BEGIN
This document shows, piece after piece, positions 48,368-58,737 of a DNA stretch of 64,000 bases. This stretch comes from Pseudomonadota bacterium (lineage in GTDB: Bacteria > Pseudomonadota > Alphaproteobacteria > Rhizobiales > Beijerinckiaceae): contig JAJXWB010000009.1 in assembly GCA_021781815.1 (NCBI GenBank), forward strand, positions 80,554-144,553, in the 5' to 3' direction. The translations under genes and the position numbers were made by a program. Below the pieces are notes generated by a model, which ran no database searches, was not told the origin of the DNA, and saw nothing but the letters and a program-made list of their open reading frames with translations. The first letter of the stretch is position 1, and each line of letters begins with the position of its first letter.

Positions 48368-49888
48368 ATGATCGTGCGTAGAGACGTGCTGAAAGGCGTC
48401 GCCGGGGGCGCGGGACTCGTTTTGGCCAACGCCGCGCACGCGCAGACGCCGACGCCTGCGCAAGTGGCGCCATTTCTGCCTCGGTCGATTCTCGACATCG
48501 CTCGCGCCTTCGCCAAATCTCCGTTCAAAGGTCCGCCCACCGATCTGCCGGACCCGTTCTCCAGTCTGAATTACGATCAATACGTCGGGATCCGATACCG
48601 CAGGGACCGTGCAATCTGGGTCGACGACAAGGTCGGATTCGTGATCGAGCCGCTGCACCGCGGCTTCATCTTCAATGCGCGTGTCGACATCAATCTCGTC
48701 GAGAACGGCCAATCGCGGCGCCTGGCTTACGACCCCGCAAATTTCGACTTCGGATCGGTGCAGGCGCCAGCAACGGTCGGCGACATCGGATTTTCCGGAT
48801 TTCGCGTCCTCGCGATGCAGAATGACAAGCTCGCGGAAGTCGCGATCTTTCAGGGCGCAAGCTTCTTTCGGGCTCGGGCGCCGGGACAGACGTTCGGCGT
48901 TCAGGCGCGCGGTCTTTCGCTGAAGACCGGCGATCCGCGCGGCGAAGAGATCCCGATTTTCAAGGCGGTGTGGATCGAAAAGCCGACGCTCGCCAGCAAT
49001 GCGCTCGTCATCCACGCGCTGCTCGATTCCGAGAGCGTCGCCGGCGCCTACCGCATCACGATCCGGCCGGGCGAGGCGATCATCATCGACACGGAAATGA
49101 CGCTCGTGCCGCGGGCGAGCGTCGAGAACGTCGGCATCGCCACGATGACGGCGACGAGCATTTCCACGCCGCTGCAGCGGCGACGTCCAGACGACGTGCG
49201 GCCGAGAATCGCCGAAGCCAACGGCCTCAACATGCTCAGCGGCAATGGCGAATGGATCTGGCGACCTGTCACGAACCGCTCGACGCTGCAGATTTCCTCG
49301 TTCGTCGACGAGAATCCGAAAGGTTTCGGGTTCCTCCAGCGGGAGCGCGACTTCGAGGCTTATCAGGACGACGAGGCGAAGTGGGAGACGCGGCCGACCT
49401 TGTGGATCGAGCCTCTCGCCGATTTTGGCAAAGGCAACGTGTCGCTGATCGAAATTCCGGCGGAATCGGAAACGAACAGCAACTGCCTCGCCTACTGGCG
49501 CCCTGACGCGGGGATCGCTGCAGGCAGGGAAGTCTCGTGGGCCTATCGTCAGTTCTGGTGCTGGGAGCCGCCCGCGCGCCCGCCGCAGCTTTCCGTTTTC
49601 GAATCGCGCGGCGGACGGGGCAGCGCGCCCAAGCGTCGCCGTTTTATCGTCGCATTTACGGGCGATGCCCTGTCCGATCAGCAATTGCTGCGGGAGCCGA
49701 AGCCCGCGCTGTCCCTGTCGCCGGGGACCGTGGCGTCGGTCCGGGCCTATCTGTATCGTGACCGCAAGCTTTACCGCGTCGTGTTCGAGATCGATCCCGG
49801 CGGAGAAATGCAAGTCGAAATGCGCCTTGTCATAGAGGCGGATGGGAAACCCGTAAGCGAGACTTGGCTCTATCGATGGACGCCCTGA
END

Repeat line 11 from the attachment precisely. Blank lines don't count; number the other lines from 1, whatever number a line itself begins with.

49101 CGCTCGTGCCGCGGGCGAGCGTCGAGAACGTCGGCATCGCCACGATGACGGCGACGAGCATTTCCACGCCGCTGCAGCGGCGACGTCCAGACGACGTGCG